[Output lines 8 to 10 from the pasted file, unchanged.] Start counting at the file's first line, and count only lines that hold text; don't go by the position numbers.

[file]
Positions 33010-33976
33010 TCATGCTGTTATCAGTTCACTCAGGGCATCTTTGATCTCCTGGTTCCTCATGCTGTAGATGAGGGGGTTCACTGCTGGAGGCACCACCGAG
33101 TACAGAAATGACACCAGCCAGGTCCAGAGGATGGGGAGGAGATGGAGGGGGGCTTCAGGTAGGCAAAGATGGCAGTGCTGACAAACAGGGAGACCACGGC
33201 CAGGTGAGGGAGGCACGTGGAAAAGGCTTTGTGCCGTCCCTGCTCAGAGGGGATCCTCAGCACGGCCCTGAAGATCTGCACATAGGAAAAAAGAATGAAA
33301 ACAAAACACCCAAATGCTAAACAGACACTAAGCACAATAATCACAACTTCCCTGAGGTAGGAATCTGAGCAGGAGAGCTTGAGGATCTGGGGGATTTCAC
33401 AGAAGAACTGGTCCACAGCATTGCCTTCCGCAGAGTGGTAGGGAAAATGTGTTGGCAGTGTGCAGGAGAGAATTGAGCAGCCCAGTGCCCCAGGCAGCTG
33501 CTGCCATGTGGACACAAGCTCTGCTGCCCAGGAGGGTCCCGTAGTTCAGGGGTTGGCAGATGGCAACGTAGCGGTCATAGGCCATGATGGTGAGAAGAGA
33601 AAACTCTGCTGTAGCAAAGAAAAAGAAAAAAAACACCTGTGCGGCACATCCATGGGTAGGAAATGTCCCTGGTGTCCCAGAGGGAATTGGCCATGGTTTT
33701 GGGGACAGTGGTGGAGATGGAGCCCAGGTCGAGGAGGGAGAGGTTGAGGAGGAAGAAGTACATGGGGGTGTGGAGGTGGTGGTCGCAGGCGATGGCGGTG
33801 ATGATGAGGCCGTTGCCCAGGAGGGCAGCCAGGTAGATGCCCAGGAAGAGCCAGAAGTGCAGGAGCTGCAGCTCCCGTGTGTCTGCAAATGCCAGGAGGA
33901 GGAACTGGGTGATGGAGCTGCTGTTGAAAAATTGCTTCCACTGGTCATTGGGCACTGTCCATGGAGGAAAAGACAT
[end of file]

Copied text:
33601 AAACTCTGCTGTAGCAAAGAAAAAGAAAAAAAACACCTGTGCGGCACATCCATGGGTAGGAAATGTCCCTGGTGTCCCAGAGGGAATTGGCCATGGTTTT
33701 GGGGACAGTGGTGGAGATGGAGCCCAGGTCGAGGAGGGAGAGGTTGAGGAGGAAGAAGTACATGGGGGTGTGGAGGTGGTGGTCGCAGGCGATGGCGGTG
33801 ATGATGAGGCCGTTGCCCAGGAGGGCAGCCAGGTAGATGCCCAGGAAGAGCCAGAAGTGCAGGAGCTGCAGCTCCCGTGTGTCTGCAAATGCCAGGAGGA